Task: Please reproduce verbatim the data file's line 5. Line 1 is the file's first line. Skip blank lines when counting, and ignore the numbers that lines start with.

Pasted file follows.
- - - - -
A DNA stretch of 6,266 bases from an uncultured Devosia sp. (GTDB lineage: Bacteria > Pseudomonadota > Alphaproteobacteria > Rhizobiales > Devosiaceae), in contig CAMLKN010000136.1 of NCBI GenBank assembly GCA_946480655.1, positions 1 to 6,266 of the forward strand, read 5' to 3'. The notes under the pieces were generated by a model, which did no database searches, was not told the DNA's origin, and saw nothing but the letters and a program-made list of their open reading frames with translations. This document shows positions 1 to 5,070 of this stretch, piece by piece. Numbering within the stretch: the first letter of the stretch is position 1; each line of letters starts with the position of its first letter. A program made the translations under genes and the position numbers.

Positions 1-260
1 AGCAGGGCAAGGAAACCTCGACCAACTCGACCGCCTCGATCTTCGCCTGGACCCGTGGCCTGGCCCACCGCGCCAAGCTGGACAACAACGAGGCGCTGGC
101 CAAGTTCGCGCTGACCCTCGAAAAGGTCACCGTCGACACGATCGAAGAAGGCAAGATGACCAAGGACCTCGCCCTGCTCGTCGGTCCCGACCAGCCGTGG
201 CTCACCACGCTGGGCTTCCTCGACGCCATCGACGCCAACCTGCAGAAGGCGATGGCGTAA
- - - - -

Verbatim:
201 CTCACCACGCTGGGCTTCCTCGACGCCATCGACGCCAACCTGCAGAAGGCGATGGCGTAA